Surrounded by uniformed and perpetual misery, passivity and amnesia, one is not aware of his or her suffering. The screen in front of people shines late into the night. Everything is reduced to short barks and uniformed symbols pre-programmed into mobile phones.
Something has gone missing. There seems to be an urgent lack of something very essential, a gaping deficit. In such an environment, love cannot thrive, and revolution can never take place. In sterility and surrounded by emotional emptiness, human beings can live a little bit longer, but can such an existence be really called life?
Reality is “authentic” only if experienced holistically and first-hand. This is the conclusion at which I arrived, after witnessing hundreds of conflicts all over the world, but also after observing so many glorious moments, so many great human achievements, in virtually all corners of the globe.
A computer monitor only offers extremely filtered, even “censored” images of reality (no matter how high-definition it might be), as well as some basic sound. Even our imperfect and limited human senses are capable of capturing, registering and processing incomparably much more than that.
When relying exclusively on processed and filtered reality (images and sound), a great part of our mind gets dormant, it begins to deteriorate (even degenerate), and eventually the process becomes irreversible. It is as if you only had use of your right hand for almost your entire life, no legs and no left hand: the situation would most definitely lead to the weakening of muscles and to fatal physical deformities. The same happens with the human mind, with the brain, if it is prevented from performing all of its natural functions on a regular basis.
I insist that “knowledge” and “understanding of reality” has to consist of a “complete approach”, in which, at least most of our senses, are involved. Practically: to ‘truly comprehend’ requires “being there”.
Let me give you one example, just one, although there are of course thousands of paradigms that I could provide:
You can sit all your life in Berlin, London or Boston, and watch news on your television screen, you can mull over countless “facts” provided by your best friends (internet and smart phone) but you would never, ever come close to understanding what has been happening during the last two decades in Latin America, or what is happening in Syria right now.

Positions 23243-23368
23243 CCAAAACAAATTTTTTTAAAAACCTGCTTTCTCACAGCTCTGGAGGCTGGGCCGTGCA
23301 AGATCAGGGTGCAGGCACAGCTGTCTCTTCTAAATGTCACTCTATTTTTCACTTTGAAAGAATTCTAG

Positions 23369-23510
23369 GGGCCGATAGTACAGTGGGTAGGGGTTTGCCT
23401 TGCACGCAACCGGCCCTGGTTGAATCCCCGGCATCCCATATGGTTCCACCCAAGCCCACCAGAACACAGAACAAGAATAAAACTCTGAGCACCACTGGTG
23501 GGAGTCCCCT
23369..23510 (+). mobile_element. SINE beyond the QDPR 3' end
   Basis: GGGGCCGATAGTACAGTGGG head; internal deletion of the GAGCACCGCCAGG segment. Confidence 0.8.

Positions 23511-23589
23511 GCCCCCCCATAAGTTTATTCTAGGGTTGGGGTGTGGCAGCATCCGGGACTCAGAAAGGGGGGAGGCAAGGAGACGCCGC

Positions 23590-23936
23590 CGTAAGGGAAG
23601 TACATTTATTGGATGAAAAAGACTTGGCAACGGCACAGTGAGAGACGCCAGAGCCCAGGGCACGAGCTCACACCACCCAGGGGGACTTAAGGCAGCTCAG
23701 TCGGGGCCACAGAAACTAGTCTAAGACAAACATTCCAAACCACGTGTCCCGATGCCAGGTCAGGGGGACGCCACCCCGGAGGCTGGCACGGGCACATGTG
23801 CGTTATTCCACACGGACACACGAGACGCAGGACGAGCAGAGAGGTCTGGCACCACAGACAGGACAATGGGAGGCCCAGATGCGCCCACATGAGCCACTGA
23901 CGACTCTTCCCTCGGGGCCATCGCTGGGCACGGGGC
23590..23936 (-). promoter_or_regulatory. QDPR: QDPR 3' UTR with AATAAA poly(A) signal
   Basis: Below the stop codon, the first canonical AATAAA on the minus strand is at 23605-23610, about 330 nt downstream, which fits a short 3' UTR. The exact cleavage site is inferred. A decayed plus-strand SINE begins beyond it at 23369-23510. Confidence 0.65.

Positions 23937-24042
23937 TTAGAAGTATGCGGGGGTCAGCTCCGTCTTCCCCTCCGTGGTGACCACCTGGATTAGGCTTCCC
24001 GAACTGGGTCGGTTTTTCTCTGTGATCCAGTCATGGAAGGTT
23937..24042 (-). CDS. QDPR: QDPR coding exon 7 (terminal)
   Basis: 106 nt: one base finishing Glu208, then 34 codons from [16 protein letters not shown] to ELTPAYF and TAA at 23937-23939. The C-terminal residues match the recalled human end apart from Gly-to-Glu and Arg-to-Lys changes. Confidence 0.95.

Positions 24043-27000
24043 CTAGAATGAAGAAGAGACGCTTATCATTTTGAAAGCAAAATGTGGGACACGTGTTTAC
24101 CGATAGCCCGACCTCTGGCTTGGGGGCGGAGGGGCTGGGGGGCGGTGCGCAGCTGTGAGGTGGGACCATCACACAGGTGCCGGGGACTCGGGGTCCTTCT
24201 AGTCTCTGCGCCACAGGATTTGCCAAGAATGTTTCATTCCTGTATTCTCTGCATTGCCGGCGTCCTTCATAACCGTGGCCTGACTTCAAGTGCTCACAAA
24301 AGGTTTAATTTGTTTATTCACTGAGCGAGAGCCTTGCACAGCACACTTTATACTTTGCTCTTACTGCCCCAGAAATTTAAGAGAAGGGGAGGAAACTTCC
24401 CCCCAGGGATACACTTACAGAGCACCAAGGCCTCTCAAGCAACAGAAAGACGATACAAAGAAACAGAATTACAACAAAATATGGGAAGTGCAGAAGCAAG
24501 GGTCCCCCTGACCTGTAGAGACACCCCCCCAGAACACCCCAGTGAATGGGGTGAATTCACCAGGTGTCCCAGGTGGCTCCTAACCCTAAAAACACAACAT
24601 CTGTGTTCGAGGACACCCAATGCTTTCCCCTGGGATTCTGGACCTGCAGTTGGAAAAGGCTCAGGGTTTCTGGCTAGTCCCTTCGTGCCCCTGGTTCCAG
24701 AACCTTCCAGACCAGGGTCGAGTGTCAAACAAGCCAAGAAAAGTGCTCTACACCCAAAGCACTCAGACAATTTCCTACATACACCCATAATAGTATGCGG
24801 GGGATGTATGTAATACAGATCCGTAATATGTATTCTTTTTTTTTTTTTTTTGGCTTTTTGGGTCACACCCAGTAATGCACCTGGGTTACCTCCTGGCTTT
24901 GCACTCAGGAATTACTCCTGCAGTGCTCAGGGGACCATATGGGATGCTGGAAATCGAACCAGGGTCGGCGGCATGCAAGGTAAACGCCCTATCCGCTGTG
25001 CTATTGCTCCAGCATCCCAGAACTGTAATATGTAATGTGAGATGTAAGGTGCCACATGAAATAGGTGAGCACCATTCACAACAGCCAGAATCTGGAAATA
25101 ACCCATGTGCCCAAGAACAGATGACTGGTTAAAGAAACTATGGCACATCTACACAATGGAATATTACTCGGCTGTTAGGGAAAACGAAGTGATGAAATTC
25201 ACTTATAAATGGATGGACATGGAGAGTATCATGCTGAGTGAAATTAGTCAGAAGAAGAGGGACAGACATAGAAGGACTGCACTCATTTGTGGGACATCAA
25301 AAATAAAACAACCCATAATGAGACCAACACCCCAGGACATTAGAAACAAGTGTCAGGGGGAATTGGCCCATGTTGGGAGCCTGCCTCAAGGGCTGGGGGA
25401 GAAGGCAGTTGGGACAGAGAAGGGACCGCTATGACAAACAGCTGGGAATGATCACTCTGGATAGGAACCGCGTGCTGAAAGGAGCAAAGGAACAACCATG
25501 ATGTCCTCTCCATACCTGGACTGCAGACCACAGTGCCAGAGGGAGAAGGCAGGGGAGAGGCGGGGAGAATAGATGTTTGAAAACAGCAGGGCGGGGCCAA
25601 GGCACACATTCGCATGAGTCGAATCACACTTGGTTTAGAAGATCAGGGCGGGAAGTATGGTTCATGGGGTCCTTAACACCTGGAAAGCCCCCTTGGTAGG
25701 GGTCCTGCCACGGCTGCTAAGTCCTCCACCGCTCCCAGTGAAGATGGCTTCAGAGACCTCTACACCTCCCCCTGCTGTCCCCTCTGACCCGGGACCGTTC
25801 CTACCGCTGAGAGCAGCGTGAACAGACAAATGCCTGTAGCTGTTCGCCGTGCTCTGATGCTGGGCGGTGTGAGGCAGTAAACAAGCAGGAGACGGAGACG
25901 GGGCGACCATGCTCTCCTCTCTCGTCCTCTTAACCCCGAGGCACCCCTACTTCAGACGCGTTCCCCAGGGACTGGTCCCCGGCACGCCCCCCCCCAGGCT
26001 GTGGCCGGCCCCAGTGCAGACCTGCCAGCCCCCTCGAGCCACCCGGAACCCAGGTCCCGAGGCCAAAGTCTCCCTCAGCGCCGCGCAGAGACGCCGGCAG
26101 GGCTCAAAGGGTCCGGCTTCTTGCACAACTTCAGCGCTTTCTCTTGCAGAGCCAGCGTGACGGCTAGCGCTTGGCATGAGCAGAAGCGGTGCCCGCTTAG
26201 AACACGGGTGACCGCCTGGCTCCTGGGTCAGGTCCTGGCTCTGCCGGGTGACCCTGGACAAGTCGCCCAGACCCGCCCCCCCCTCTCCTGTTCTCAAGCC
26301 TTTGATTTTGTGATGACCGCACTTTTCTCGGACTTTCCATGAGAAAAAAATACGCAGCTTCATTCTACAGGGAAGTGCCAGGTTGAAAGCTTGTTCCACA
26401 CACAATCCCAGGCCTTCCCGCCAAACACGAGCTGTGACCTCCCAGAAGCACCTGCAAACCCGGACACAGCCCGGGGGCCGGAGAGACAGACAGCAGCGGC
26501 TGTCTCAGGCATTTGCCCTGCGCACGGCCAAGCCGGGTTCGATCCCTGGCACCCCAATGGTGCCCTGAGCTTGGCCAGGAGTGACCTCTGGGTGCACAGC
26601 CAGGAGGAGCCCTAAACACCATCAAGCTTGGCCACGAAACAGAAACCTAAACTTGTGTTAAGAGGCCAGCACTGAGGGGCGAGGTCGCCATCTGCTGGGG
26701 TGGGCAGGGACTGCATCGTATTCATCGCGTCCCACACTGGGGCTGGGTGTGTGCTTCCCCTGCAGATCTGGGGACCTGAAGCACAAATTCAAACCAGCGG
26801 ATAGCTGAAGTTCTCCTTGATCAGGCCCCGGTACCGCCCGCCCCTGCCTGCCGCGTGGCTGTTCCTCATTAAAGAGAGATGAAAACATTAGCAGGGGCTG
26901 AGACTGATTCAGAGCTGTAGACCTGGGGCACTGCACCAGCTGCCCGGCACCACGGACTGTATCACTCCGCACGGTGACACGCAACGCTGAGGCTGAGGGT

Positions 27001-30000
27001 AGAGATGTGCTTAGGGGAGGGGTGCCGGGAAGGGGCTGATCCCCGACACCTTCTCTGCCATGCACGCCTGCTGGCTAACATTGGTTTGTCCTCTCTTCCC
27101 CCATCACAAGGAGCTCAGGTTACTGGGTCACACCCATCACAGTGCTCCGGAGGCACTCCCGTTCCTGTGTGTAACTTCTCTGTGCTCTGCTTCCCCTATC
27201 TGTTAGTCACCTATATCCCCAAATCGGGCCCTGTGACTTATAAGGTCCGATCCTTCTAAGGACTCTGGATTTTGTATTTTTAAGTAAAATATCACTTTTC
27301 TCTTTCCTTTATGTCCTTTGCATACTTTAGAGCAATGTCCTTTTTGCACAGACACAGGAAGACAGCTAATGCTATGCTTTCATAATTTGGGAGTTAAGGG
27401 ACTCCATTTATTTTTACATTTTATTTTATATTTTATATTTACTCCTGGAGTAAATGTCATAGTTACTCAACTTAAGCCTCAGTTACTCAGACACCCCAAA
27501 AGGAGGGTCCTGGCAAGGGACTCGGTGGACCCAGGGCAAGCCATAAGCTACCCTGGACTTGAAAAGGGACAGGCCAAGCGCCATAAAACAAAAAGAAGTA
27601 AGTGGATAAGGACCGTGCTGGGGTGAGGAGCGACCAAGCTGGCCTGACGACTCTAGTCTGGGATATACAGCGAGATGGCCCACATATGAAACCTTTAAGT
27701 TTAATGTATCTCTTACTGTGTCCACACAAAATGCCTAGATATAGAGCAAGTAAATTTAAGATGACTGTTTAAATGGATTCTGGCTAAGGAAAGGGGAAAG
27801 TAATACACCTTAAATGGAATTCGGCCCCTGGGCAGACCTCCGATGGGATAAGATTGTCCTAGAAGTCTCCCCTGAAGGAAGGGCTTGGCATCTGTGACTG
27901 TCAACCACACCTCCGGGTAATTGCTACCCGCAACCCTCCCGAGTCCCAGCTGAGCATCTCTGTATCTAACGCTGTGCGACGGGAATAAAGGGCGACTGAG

To understand, you’d have to roll up your sleeves, stop vegetating and begin living. You’d have to experience, with all your senses, what the dampness coming from the walls in tropical slums some fifteen or twenty years ago felt like, you’d have to observe from miserable and over-populated hills those obnoxiously expensive condominiums on the horizon, you’d have to smell bad breath of young women who couldn’t afford dental care while the country was awash with petrodollars. You’d have to see young people dance, on Friday nights, so desperately and hopelessly. One evening you’d have to walk down some narrow alley, alone, and see two men with guns walking straight towards you. You’d have to smell the cheap perfume of a woman approaching you at two in the morning in a dive frequented by local journalists, grabbing you by the shoulders, beginning to sob, confessing that now she is a prostitute, but just one year ago she was an elementary school teacher and wanted to live in a little house with a neat and colorful garden. You’d have to know how stale the air used to be in rooms stuffed with bodies in some godforsaken public hospital where poor people were dying from cancer. You’d have to see and feel and smell more, much more, in order to understand why those of us who were there then, are still where we are now, fully determined and loyal, working and living for the Revolution.